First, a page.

I had the pleasure of spending most of a week with my daughter and her husband, after the birth of my granddaughter!

We found ourselves standing around her bassinet just gazing at her, watching her breathe, listening to the newborn noises she makes, simply drinking in her beauty, and being thankful for this little miracle.

When she wasn’t in the bassinet, one of us was holding her…which led to the inevitable question from my son-in-law,

Is it possible to hold a baby too much? So and so told me that if I hold her too much, she will be spoiled.”

No, it is not possible to hold a baby too much. And no, she will not be spoiled.

For nine months a baby is “held” within her mother’s womb, and the transition to life in the world is dramatic and sometimes even traumatic. The first language a baby understands is the language of touch. The manner in which a baby is held…or not held communicates something to the baby about how mom and dad feel about her.

Babies who are tenderly held receive the message that they are worthy of love and care, and experience a sense of emotional safety. Holding a baby provides a sensory bath that stimulates the growth hormone and the neurochemical cocktail associated with a sense of well-being.

She feels the breath of the mom and the rumble of mom’s chest when she speaks or sings. She smells mom, feels her heartbeat, the touch of her skin, and the movement of her body. This sensory bath is an important component of the process of forming an attachment relationship.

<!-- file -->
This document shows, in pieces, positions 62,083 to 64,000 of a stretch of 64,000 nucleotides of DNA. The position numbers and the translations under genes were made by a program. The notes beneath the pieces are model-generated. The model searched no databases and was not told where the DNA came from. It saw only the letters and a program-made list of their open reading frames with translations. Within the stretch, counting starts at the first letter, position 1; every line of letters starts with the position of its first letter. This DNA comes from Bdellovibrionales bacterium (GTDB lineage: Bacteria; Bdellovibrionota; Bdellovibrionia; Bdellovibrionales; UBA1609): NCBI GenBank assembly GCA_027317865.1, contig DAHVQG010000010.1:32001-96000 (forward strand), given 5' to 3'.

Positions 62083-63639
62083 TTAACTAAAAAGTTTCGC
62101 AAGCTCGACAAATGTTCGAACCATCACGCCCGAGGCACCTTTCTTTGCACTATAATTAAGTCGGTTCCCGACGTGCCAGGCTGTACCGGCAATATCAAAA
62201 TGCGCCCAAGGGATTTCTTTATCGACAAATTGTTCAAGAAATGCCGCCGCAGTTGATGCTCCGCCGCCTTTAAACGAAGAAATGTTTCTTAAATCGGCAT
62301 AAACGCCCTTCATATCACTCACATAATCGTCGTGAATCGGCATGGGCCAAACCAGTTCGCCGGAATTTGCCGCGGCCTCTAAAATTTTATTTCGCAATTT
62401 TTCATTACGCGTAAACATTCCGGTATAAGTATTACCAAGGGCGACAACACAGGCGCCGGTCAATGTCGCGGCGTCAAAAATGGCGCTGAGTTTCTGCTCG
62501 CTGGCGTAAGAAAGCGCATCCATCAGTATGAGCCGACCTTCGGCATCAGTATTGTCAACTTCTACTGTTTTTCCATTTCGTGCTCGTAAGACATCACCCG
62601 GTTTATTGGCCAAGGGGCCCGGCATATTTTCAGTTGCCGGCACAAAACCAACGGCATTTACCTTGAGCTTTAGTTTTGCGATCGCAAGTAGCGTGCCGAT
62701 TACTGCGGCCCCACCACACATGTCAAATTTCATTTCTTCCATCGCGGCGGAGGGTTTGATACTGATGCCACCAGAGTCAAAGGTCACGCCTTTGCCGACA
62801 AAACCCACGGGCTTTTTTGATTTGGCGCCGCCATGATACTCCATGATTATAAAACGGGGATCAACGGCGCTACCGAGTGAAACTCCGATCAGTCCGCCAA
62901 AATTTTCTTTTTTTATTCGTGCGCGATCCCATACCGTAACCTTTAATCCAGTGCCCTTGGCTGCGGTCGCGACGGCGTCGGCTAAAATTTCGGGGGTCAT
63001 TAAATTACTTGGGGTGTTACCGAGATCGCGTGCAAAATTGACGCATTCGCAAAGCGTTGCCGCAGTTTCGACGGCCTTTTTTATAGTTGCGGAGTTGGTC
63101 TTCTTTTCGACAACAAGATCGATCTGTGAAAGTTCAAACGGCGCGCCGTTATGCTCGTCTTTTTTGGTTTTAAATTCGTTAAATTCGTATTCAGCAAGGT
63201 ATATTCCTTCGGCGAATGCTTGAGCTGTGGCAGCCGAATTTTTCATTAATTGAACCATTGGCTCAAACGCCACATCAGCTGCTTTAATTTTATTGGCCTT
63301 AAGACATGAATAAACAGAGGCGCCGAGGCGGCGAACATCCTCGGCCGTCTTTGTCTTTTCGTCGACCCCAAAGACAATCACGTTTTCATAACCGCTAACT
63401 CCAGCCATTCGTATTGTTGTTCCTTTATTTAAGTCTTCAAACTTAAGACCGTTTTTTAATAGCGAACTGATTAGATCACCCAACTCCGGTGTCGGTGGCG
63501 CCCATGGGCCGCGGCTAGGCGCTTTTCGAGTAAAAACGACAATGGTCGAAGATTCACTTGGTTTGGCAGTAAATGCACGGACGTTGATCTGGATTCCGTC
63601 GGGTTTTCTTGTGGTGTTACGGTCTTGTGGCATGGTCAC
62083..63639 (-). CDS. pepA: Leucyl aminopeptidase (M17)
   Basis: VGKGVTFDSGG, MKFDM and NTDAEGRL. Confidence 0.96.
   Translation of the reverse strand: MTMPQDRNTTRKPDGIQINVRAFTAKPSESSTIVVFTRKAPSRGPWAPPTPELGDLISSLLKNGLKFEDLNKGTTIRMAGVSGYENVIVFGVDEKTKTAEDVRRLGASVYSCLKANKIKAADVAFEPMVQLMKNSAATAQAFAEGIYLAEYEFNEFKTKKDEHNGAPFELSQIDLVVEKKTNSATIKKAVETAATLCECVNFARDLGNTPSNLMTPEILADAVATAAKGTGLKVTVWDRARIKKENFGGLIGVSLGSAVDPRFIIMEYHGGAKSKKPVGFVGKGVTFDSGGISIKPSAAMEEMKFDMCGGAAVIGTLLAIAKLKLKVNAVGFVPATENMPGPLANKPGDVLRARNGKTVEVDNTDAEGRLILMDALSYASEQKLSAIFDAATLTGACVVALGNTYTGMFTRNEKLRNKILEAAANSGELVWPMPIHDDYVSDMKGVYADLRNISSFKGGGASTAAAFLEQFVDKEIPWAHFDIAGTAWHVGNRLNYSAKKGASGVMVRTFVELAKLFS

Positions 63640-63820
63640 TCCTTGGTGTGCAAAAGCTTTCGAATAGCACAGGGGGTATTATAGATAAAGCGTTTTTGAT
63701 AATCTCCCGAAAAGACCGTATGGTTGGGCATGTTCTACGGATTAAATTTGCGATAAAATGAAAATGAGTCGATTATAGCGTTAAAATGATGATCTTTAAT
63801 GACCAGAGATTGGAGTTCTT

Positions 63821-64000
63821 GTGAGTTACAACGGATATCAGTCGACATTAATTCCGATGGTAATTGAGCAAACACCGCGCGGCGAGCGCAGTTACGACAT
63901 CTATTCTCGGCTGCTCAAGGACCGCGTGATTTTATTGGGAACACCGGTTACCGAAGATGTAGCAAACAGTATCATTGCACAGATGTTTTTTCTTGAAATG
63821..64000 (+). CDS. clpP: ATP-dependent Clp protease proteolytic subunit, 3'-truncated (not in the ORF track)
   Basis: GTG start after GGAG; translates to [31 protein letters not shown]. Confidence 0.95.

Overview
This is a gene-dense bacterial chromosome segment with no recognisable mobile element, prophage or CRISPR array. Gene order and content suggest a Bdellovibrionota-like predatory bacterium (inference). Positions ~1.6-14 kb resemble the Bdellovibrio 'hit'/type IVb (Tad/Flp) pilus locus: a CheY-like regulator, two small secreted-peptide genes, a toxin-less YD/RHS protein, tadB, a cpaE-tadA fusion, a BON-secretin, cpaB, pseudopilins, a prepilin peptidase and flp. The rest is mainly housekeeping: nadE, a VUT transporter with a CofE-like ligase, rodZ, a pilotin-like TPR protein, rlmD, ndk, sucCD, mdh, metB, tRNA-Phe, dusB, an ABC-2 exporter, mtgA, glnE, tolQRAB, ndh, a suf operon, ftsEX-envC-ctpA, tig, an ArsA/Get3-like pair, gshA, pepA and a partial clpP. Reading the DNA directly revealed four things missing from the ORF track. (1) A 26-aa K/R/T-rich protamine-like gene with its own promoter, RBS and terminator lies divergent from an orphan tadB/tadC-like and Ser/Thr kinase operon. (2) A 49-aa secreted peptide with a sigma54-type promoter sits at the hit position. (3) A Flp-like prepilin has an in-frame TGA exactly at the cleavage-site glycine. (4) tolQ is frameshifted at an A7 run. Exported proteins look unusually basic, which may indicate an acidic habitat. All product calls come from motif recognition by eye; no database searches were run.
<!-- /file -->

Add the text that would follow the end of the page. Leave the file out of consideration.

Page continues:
As the baby grows and becomes more mobile, she will give cues as to when she does and does not want to be held. As babies grow and mature they have an increasing desire to venture out and explore the world.

The key to good parenting is to learn to read the baby’s cues and respond in a timely, consistent, and affectionate manner.

When babies are ready to explore, they will wiggle and squirm or gesture and point to objects or people they want to see. When they want to be held, they will raise their arms or reach for someone to hold them.

Being aware of a child’s communication clues continues to be important throughout childhood. Children will tell us what they need if we are astute observers, and interpret their messages. The slump of the shoulders, a sigh, a heavy step or a sparkle in the eye communicates volumes. How does your child communicate disappointment? Joy? Fear? Frustration?

Take time to observe and listen with all of your senses. (No, they won’t be spoiled!  And YES – that’s my granddaughter!)